The Westminster Revolution of 2017
Mr. Tony Blair former British premier sounded prophetic in his first- hand account of his years in office and beyond titled: “Tony Blair:- a Journey”.
Tony Blair became Prime minister in 1997 and led Labour party to a historic three terms in office.
Political historians describes him as the most dominant political figure of the last two decades.
Indeed, this charismatic politician seems to have prophetically but unknowingly written about the remarkable turn-around that took place on June 8th 2017 in his Labour party with a surge in national support for the leadership capacity of the current Labour party’s leader Mr. Jeremy Corbyn.
Corbyn's leadership prior to the snap elections of June 8th 2017 called by Theresa May of the Conservatives party, had weathered a storm of controversy that emanated from amongst the ranking members and also from mostly the Conservatives.
The premier Mrs. Theresa May who succeeded the immediate past Tory party leader Mr. David Cameron as premier after the former voluntarily stepped down when he lost the Brexit votes, had consistently branded Jeremy Corbyn a weak leader who lacks the capacity to lead Great Britain through the thorny negotiations' process out of the European Union.
This is the exact words of Mr. Tony Blair in that 2010 best seller book: “The election night of 1 May had passed in a riot of celebration, exhilaration and expectation. History was not so much being made as jumping up and down and dancing".
He continued: "Eighteen years of conservative government had ended. Labour – New Labour –had won by a land slide. It felt as if a fresh era was beginning. As I walked through the iron gates into Downing Street, and as the crowd – carefully assembled, carefully managed – pressed forward in euthuasim, despite the setting, the managing and the fatigue of being up all night , I could feel the emotion like a charge .It ran not just through the crowd but through the country. It affected everyone, lifting them up, giving them hope, election and the spirit surrounding it, the world could be changed”,(Tony Blair:- The Journey ”).
These prophetic words of Mr. Tony Blair may have come back to haunt him and his likes who had predicted doom for the Labour party under the leadership of Mr. Jeremy Corbyn some weeks before this snap election of June 8th 2017.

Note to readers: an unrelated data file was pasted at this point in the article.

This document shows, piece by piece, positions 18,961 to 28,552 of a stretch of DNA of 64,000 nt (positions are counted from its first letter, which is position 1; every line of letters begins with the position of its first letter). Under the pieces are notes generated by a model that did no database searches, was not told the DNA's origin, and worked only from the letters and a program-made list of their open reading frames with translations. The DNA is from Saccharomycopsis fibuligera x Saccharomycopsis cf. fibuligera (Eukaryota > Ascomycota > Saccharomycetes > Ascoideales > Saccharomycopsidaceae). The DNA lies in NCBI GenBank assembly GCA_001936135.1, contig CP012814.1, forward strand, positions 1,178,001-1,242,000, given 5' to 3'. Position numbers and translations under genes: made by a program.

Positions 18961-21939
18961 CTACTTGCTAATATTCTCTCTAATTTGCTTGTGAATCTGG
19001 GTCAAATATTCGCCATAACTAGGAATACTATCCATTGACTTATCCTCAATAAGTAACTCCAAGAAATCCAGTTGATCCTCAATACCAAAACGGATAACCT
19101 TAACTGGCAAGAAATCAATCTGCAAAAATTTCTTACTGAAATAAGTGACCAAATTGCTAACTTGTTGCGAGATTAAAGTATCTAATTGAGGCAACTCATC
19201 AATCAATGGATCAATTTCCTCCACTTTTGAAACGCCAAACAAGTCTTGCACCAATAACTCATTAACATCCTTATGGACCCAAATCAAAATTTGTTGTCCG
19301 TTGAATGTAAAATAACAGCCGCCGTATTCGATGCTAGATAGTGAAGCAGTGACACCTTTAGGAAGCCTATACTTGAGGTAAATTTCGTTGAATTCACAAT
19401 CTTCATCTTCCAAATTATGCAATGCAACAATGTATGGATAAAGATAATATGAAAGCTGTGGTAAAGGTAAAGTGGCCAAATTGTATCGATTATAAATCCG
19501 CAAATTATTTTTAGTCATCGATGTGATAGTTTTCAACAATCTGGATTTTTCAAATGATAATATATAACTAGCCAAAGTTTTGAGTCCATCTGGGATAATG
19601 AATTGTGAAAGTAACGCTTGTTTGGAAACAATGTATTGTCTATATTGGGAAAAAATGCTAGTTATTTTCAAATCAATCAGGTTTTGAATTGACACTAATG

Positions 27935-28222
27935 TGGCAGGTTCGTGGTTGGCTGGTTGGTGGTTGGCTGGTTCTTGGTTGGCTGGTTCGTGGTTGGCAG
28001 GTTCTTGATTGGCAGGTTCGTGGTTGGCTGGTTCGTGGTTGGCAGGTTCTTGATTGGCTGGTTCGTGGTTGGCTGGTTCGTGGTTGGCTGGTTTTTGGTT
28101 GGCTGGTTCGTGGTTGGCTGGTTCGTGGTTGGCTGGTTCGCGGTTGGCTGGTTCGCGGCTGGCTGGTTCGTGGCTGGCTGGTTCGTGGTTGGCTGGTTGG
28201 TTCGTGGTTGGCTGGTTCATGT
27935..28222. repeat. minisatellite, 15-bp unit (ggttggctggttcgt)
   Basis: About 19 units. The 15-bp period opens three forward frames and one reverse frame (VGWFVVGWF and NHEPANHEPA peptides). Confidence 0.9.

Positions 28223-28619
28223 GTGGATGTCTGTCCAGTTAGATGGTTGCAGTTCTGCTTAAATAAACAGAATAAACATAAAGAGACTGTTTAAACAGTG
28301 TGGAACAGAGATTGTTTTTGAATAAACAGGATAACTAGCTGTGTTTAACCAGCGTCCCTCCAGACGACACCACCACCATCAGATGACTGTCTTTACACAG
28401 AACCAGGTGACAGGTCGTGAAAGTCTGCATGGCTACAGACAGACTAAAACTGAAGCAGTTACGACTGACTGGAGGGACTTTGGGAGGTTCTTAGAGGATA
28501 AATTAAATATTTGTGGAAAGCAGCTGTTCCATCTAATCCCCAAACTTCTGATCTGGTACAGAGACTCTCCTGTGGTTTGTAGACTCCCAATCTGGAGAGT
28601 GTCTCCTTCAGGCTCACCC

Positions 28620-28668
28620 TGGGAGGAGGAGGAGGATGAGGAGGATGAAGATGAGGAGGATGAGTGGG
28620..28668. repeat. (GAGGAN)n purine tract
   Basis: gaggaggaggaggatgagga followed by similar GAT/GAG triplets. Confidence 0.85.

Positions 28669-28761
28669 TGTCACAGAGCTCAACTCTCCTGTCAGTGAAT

I say this because those exhilaration and excitements that swept him into office have exactly revisited the current leader of the Labour party who contrary to the prophesies of doom, almost overwhelmed the Theresa May -led conservatives party in the just concluded polls.
The British premier Mrs. Theresa May had called for this snap election with the expectation that her party would win absolute majority to be able to exercise good enough mandate to preside over the thorny negotiations that would naturally see Great Britain exit from the European Union in few moths time.
So in the snap election, what happened could be compared to the Biblical injunction that 'the stone rejected has become the corner stone.'
The Mr. Corbyn-led leadership of Labour party which faced tumultuous internal schism and external threats, performed so well in such a way that the majority in Westminster parliament hitherto held by the conservatives in the British House of Commons shrunk significantly therefore forcing what is called a hung parliament.
For the benefit of my readers in Nigeria not very conversant with this political concept, we will consult the British Cabinet manual for greater exposition.
The Cabinet Manual says that an incumbent government “is expected to resign if it becomes clear that it is unlikely to be able to command that confidence and there is a clear alternative.”
That could allow Labour to argue that Mrs. May should quit before a certain date if there is clearly an “anti-Tory” majority in the Commons that would inevitably reject her Queen’s Speech and support Mr Corbyn as PM.